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August 2, 1952


Author Affiliations

Washington, D. C.
From the medical and laboratory services of the Walter Reed Army Hospital and the Medical Department of George Washington University Hospital. Lieutenant (MC), United States Army Reserve (Dr. Spurling).

JAMA. 1952;149(14):1301-1304. doi:10.1001/jama.1952.02930310037008

Since chloramphenicol is an efficient broad spectrum antibiotic that is widely used, the possibility that it may be the cause of hematological disorders is, naturally, a serious one. Recently, five cases of fatal aplastic anemia have come to our attention. In each instance, we believe chloramphenicol to be etiologically implicated. It is our purpose to report these cases and to review the literature on hematological disorders believed to be caused by this drug.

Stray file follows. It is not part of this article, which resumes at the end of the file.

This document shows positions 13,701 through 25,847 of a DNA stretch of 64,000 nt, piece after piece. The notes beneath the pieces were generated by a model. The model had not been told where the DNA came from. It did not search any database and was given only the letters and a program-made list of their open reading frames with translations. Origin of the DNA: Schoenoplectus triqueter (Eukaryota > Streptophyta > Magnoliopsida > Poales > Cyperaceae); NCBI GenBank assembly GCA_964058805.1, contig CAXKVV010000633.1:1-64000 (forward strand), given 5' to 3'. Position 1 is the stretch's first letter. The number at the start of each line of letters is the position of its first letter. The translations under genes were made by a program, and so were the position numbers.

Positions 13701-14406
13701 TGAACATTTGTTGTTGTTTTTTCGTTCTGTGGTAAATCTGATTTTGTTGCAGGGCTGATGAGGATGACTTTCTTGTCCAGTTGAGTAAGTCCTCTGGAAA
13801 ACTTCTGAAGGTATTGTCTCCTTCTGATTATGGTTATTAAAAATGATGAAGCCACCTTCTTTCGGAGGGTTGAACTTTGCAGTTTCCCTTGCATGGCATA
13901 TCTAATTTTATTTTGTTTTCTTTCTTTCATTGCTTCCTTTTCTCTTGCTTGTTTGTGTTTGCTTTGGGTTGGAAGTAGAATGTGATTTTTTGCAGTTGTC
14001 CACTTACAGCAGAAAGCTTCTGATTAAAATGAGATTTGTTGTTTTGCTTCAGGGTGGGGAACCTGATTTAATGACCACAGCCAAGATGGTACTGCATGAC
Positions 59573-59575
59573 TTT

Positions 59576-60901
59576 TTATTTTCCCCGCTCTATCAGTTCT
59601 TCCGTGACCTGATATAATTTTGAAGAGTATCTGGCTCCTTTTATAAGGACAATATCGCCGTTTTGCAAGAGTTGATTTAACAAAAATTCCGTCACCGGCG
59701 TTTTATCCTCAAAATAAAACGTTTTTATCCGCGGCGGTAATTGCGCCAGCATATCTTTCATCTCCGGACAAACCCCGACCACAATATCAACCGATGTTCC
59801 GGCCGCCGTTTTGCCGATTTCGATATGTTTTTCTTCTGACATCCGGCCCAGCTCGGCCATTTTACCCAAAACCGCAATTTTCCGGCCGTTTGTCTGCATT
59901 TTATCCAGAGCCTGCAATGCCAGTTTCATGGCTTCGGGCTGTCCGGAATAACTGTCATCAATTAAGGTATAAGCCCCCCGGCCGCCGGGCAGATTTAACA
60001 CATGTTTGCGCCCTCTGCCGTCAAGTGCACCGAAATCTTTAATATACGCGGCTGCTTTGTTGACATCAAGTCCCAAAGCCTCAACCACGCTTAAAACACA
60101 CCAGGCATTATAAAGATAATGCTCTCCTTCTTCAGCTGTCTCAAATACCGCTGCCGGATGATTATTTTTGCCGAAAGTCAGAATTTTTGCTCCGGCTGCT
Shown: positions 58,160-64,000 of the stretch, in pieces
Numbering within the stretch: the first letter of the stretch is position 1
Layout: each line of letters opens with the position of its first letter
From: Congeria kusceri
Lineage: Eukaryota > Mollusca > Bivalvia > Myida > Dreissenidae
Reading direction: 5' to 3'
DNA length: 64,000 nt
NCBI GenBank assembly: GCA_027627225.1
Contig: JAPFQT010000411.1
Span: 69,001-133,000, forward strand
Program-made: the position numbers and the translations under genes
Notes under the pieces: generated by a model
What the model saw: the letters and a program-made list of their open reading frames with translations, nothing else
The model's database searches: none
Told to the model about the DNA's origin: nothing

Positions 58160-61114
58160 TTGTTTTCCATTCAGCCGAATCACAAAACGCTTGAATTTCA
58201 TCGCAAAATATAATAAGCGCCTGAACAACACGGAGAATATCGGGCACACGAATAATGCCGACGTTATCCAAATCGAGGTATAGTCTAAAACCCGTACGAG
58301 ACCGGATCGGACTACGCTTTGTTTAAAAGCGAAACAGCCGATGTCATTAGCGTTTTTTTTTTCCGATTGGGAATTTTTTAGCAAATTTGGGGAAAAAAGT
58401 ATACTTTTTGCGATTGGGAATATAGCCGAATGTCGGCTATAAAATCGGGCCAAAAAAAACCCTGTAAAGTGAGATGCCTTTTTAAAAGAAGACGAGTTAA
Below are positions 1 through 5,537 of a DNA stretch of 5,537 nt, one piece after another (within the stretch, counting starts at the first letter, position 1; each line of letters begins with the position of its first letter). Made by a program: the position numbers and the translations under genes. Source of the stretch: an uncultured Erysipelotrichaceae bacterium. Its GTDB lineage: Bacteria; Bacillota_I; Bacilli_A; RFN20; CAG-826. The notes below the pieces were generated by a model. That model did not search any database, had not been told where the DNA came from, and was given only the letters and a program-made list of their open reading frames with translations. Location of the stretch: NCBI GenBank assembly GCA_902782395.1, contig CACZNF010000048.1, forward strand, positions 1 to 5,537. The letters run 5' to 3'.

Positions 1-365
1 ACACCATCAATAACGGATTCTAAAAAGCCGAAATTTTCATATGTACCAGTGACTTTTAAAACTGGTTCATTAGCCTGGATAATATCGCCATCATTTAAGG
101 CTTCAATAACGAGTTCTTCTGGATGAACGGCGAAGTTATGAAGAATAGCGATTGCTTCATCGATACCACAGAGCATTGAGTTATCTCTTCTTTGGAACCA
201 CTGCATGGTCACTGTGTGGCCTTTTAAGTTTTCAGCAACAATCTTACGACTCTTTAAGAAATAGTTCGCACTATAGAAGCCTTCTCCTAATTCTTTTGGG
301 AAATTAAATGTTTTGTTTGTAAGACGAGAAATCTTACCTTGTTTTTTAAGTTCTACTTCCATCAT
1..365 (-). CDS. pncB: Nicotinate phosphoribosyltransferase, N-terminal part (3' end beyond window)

Case 1.—  A 31-year-old housewife had received phenobarbital and atropine intermittently for over a year because of nervousness. In December, 1951, an upper respiratory tract infection developed, and she was given a total of 15 capsules of chloramphenicol. Early in January, 1952, she received an additional six capsules. On this occasion, urticaria developed over the lower extremities and lasted for several days. No other recent history of exposure to drugs or toxic agents could